Statment Smoking and Fetal Growth
Date: 08 Mar 1982
Length: 6 pages
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Length: 6 pages
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- Brooke, O.G.
- SPCH, SPEECH/PRESENTATION
- RESU, RESUME
- LEGAL DEPT FILE ROOM
- Named Organization
- Am J Dis Children
- Am J Epidemiol
- Am J Obstet Gynecol
- US Publil Health Service
- Academic Press
- Named Person
- Alvear, J.
- Brooke, O.G.
- Davies, D.P.
- Dobbing, J.
- Papoz, L.
- Rush, D.
- Silverman, D.T.
- Yerushalmy, J.
- Date Loaded
- 07 Jan 1999
- Master ID
- 03607523-8364 Comprehensive Smoking Prevention Education Act of 810000 Hearing Before the Committee on Labor and Human Resources United States Senate Ninety-Seventh Congress Second Session on S. 1929
- 03607531-7540 97th Congress 1st Session S. 1929 to Amend the Public Health Service Act and the Federal Cigarette Labeling and Advertising Act to Increase the Availability to the American Public of Information on the Health Consequences of Smoking and Thereby Improve Informed Choice, and for Other Purposes.
- 03607587-7594 National Institute on Drug Abuse Technical Review on Cigarette Smoking As An Addiction
- 03607618-7620 Coaliion on Smoking or Health Seeks to Influence Legislators
- 03607621-7623 Coalition on Smoking or Health .. A Public Policy Project with the National Interagency Council on Smoking and Health
- 03607624-7626 Former Ftc Counsel to Staff Coalition on Smoking or Health
- 03607627-7629 Statement of the American Lung Association to the House Subcommittee on Health and the Environment on H.R. 5653, the Comprehensive Smoking Prevention Education Act
- 03607630-7636 the Importance of the Federal Government in the Prevention of Smoking Related Diseases Testimony in Support of H.R. 5653, A Revised Version of H.R. 4957 the Comprehensive Smoking Prevention Education Act by the American Lung Association
- 03607681-7692 Lung Cancer, Coronary Heart Disease and Smoking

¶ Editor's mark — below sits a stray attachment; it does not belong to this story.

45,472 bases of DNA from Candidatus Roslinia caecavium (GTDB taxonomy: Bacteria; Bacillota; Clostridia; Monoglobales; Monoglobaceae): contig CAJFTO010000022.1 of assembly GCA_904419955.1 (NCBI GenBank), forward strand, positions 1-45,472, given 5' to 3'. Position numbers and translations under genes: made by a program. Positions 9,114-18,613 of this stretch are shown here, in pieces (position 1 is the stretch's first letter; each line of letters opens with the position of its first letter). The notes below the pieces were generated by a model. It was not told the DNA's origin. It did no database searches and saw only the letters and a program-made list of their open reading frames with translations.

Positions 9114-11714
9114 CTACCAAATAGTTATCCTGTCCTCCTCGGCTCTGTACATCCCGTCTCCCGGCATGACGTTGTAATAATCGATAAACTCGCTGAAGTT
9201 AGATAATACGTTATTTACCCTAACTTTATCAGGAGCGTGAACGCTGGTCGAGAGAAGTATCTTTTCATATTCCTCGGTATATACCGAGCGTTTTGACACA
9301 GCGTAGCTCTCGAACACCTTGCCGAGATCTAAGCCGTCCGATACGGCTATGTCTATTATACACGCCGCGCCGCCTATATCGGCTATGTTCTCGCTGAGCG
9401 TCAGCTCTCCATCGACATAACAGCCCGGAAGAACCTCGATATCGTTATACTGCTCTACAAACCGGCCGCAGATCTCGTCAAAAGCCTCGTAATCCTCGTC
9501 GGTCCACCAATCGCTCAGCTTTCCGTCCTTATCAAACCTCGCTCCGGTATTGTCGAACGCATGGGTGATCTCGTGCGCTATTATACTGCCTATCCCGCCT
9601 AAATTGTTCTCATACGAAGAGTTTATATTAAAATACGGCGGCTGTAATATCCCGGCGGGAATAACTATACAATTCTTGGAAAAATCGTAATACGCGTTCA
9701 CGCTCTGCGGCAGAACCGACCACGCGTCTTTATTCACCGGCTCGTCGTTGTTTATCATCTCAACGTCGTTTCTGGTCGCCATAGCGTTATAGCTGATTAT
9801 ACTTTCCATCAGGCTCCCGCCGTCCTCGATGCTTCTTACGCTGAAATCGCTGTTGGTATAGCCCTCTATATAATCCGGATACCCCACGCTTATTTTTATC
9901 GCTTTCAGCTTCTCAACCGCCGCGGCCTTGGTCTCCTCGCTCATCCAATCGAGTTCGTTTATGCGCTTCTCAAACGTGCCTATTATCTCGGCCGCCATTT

- 03607717-7724 Statement on S. 1929 'comprehensive Smoking Prevention Education Act of 810000' of Dan G. Mcnamara, M.D., F.A.C.C. President to Honorable Orrin G. Hatch Chairman Committee on Labor and Human Resources
- 03607725-7726 File No. 792-3204
- 03607727-7730 Statement of the American Medical Association to the Labor and Human Resources Committee U.S. Senate Re: S. 1929 Comprehensive Smoking Prevention Education Act
- 03607731-7734 Statement on S. 1929 the Comprehensive Smoking Prevention Education Act of 810000 by John R. Walton, Rrt President
- 03607735-7740 Statement of the American College of Physicians on S. 1929, the 'comprehensive Smoking Prevention Education Act of 810000'
- 03607741-7749 Testimony of the American College of Chest Physicians Submitted by Thomas L Petty, M.D., F.C.C.P. President Regarding S. 1929 'the Comprehensive Smoking Prevention Education Act of 820000'
- 03607750-7751 Testimony of Action on Smoking and Health (Ash), by Its Executive Director and Chief Counsel, John F, Banzhaf III, Before the Senate Committee on Labor and Human Resources, Chaired by the Honorable Orrin G. Hatch, on the Comprehfnsive Smoking Prevention Education Act (S. 1929) Submitted 820402
- 03607752-7763 Federal Trade Commission Staff Report on the Cigarette Advertising Investigation
- 03607764-7770 Statement of the Bakery, Confectionery & Tobacco Workers International Union to the Senate Committee on Labor and Human Resources Re: S. 1929 'the Comprehensive Smoking Prevention Education Act of 820000
- 03607771-7790 Comments on H.R. 4957 - - Proposed 'comprehensive Smoking Prevention Education Act of 810000'
- 03607791-7793 Cigarette Smoking of Pregnant Women